Internet Mental Health
 
SOCIAL ANXIETY DISORDER (SOCIAL PHOBIA)
 



Social Anxiety = Social Phobia

Prediction: Lasts For Decades

      Occupational-Economic:
  • Academic or occupational impairment (due to fear of public speaking)
      Social:
  • Detachment (if severe and prolonged, develops into avoidant personality disorder)
  • Negative emotion (social anxiety, panic attacks if forced to do public speaking)
      Medical:
  • Under stress has blushing, hand tremor, nausea, or urgency of micturition

SYNOPSIS

Social Phobias F40.1 - ICD10 Description, World Health Organization

Fear of scrutiny by other people leading to avoidance of social situations. More pervasive social phobias are usually associated with low self-esteem and fear of criticism. They may present as a complaint of blushing, hand tremor, nausea, or urgency of micturition, the patient sometimes being convinced that one of these secondary manifestations of their anxiety is the primary problem. Symptoms may progress to panic attacks.
Social Anxiety Disorder (Social Phobia) - Diagnostic Criteria, American Psychiatric Association

An individual diagnosed with social anxiety disorder (social phobia) needs to meet all of the following criteria:

  • Marked fear or anxiety about one or more social situations in which the individual is exposed to possible scrutiny by others. Examples include social interactions (e.g., having a conversation, meeting unfamiliar people), being observed (e.g., eating or drinking), and performing in front of others (e.g., giving a speech). Note: In children, the anxiety must occur in peer settings and not just during interactions with adults.

  • The individual fears that he or she will act in a way or show anxiety symptoms that will be negatively evaluated (i.e., will be humiliating or embarrassing; will lead to rejection or offend others).

  • The social situations almost always provoke fear or anxiety. Note: In children, the fear or anxiety may be experienced by crying, tantrums, freezing, clinging, shrinking, or failing to speak in social situations.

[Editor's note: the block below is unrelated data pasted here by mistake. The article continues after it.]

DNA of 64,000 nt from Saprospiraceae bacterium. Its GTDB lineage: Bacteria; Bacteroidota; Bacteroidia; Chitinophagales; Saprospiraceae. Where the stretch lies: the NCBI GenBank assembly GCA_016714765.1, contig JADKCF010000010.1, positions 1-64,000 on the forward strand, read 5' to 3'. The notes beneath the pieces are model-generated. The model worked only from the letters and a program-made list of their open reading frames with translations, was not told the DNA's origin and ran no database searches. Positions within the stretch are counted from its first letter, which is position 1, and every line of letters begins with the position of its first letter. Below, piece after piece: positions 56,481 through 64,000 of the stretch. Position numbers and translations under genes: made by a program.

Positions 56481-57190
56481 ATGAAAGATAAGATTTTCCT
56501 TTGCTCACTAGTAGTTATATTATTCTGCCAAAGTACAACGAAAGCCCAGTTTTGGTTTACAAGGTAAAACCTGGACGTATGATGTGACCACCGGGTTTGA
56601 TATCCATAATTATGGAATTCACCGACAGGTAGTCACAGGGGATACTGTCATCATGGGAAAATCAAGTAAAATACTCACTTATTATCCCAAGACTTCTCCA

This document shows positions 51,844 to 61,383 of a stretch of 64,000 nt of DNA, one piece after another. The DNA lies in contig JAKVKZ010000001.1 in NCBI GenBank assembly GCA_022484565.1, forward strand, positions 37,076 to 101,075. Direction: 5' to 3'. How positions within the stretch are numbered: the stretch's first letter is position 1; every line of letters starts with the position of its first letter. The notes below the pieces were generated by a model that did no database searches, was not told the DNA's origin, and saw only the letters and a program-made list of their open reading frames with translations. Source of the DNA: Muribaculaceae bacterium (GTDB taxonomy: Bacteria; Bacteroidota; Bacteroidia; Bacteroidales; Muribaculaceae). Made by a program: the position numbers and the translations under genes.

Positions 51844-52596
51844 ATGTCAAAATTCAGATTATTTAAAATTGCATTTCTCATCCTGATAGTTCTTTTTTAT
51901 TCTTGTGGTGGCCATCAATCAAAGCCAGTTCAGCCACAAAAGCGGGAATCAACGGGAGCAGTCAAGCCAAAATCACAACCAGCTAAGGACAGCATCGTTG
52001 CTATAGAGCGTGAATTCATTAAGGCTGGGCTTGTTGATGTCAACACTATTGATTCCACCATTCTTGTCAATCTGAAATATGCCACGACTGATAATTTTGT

• The social situations are avoided or endured with intense fear or anxiety.

  • The fear or anxiety is out of proportion to the actual threat posed by the social situation and to the sociocultural context.

  • The fear, anxiety, or avoidance is persistent, typically lasting for 6 months or more.

  • The fear, anxiety, or avoidance causes clinically significant distress or impairment in social, occupational, or other important areas of functiioning.

  • The fear, anxiety, or avoidance is not attributable to the physiological effects of a substance (e.g., a drug of abuse, a medication) or another medical condition.

  • The fear, anxiety, or avoidance is not better explained by the symptoms of another mental disorder, such as panic disorder, body dysmorphic disorder, or autism spectrum disorder.

  • If another medical condition (e.g., Parkinson's disease, obesity, disfigurement from burns or injury) is present, the fear, anxiety, or avoidance is clarly unrelated or is excessive.
In this anxiety disorder, the individual has a marked and persistent fear of situations in which the individual is exposed to unfamiliar people or to possible scrutiny by others. The individual fears being humiliated or embarrassed, which leads to avoidance of social situations. The individual recognizes that this fear is excessive or unreasonable. The feared social or performance situations are avoided or else are endured with intense anxiety or distress. Social phobia is usually associated with low self-esteem and fear of criticism. This disorder may present with complaints of blushing, hand tremor, nausea, or urgency of micturition. Symptoms may progress to panic attacks. Social phobia and avoidant personality disorder have similar symptoms, genetics, and treatment response. Thus avoidant personality disorder is merely a more severe form of social phobia. Often individuals with this disorder may develop substance abuse or depression.